Racial Bias and ‘Stand Your Ground’ Laws: What the Data Show

Patrik Jonsson, Christian Science Monitor, August 6, 2013

During the closing arguments of the George Zimmerman trial, defense attorney Mark O’Mara asked the courtroom to be quiet for four long minutes. When he at last broke the silence, he said those four minutes were the amount of time that Trayvon Martin had had to go home.

Mr. O’Mara left no doubts: It was Trayvon’s decision not to go home, but instead to “plan” an attack on Mr. Zimmerman, punching and beating him, that caused Zimmerman to fatally shoot him. Because he did not go home, O’Mara said, “Trayvon Martin caused his own death.”

It is an argument, it seems, that was successful; the jury on July 13 found Zimmerman not guilty of murder or manslaughter. But it is also an argument that raises deep questions about how notions of self-defense have evolved in the era of “stand your ground” laws, and whether those changes are allowing racial fears to influence juries.

The implication in O’Mara’s argument was that Zimmerman, who is white and Hispanic, who was armed, and who ignored a 911 dispatcher’s instructions not to follow Trayvon, had more of a right to stand his ground than did 17-year-old Trayvon, who was black. And the verdict suggests the jurors agreed.

Data from other states with stand-your-ground laws indicate that the Zimmerman jury was not alone in being sympathetic to such a claim. Whites are significantly more successful claiming self-defense when their attacker is black than blacks are when fighting back against an attacker who is white, according to one study.

To some, such findings are a consequence of the pandemic of violence plaguing elements of the black community. But to others, they suggest that stand-your-ground laws have allowed perceptions of the black community–sometimes accurate, sometimes not–to become a legal justification for using deadly force.

Stand-your-ground laws have begun to change the calculus of self-defense in the United States. The idea behind them is to “expand the legal justification for the use of lethal force in self-defense, thereby lowering the expected cost of using lethal force and increasing the expected cost of committing violent crime,” say researchers Cheng Cheng and Mark Hoekstra in a Texas A&M study.

Statistics included in the study bore that out, showing that justifiable homicides rose by 8 percent in stand-your-ground states, amounting to some 600 additional killings.

The laws have spread quickly. Since Florida passed the first stand-your-ground law in 2005, at least 30 other states have followed suit, either though legislative action or court decisions.


The Zimmerman verdict fit into a long narrative of juries refusing to convict white vigilantes on serious charges–from Bernhard Goetz in 1987 to the police in the first Rodney King trial in 1992–for violence against black men. But a study by John Roman of the Urban Institute suggests that stand-your-ground laws could be amplifying the trend.

In states with stand-your-ground laws, the shooting of a black person by a white person is found justifiable 17 percent of the time, while the shooting of a white person by a black person is deemed justifiable just over 1 percent of the time, according to the study. In states without stand-your-ground laws, white-on-black shootings are found justified just over 9 percent of the time.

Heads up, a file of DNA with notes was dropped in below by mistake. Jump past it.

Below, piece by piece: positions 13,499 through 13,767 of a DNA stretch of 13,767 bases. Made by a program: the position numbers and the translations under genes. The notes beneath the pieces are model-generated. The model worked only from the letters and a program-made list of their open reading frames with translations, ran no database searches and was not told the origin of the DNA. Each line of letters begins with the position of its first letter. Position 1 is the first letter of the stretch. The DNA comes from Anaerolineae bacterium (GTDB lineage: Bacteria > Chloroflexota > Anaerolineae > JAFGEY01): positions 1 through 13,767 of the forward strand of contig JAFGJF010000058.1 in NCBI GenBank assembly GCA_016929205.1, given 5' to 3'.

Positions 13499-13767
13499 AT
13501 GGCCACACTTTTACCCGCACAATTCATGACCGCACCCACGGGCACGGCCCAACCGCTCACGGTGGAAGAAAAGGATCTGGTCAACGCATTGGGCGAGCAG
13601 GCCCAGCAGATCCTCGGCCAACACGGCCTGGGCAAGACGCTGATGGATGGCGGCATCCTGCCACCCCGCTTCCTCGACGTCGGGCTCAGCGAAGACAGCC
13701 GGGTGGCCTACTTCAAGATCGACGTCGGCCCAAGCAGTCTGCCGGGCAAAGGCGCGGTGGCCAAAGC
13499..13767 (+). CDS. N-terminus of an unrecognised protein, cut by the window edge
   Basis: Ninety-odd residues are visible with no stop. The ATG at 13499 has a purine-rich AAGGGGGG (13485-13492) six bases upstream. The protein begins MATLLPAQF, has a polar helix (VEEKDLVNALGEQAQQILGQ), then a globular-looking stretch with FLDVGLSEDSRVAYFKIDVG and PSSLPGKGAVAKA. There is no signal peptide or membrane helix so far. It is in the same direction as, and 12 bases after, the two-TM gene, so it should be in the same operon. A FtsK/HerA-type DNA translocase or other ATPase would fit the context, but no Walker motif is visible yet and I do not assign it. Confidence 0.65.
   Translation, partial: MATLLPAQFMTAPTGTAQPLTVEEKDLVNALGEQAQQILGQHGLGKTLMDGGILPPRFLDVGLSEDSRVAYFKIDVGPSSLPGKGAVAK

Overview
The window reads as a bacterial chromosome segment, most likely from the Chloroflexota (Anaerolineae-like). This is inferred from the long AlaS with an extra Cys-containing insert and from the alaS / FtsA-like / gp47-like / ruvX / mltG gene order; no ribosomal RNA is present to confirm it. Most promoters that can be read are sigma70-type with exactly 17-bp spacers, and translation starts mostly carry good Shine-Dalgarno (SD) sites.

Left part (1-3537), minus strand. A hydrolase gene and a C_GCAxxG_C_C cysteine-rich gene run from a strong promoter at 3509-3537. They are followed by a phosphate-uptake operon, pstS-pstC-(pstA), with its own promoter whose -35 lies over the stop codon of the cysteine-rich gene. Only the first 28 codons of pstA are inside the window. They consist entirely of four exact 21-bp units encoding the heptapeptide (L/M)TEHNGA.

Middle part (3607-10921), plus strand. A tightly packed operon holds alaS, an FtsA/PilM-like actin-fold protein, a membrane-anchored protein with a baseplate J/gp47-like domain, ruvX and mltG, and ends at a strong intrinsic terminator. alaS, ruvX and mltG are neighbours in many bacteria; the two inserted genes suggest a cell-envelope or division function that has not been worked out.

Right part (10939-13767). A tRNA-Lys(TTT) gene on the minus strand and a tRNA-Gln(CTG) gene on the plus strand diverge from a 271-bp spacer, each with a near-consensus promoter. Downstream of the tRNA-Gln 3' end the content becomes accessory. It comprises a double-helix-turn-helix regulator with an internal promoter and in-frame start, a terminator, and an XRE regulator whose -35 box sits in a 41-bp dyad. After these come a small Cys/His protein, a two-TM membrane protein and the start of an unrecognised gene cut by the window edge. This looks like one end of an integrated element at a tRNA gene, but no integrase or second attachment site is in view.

Such findings “show that it’s just harder for black defendants to assert stand-your-ground defense if the victim is white, and easier for whites to raise a stand-your-ground defense if the victims are black,” says Darren Hutchinson, a law professor and civil rights law expert at the University of Florida in Gainesville. “The bottom line is that it’s really easy for juries to accept that whites had to defend themselves against persons of color.”


On one hand, young black men are disproportionately involved in violent crime. While blacks represent 12 percent of the US population, they make up 55 percent of its homicide victims, the vast majority of those perpetrated by other blacks.


An investigative report by the Tampa Bay Times last year added more nuance to the issue of stand your ground. It analyzed 200 stand-your-ground cases in Florida and found that defendants who killed a black person were found not guilty 73 percent of the time, while those who killed a white person were found not guilty 59 percent of the time.

The paper noted that the discrepancy was due in part to the fact that black shooting victims were more likely to be armed and in the process of committing a crime when shot. {snip}


It’s been widely pointed out that the Zimmerman trial was not a stand-your-ground case. But for all intents and purposes, it was. While it’s true that Zimmerman chose not to request an immunity hearing under the stand-your-ground law, he still has that option if there is a civil lawsuit. If he had requested that hearing, the law would have required he take the stand and explain his actions, which the defense in this case did not want to do.


Yet in Florida, some of the most ardent defenders of the law have been black defense attorneys. The reason: Their black, often young, clients are the most successful users of the law. Indeed, data show that black defendants have a high success rate in invoking stand your ground in black-on-black violence. In fact, if all cases are taken into account, black defendants have a higher success rate in claiming stand your ground than do white defendants, and they attempt to claim stand your ground at higher rates.


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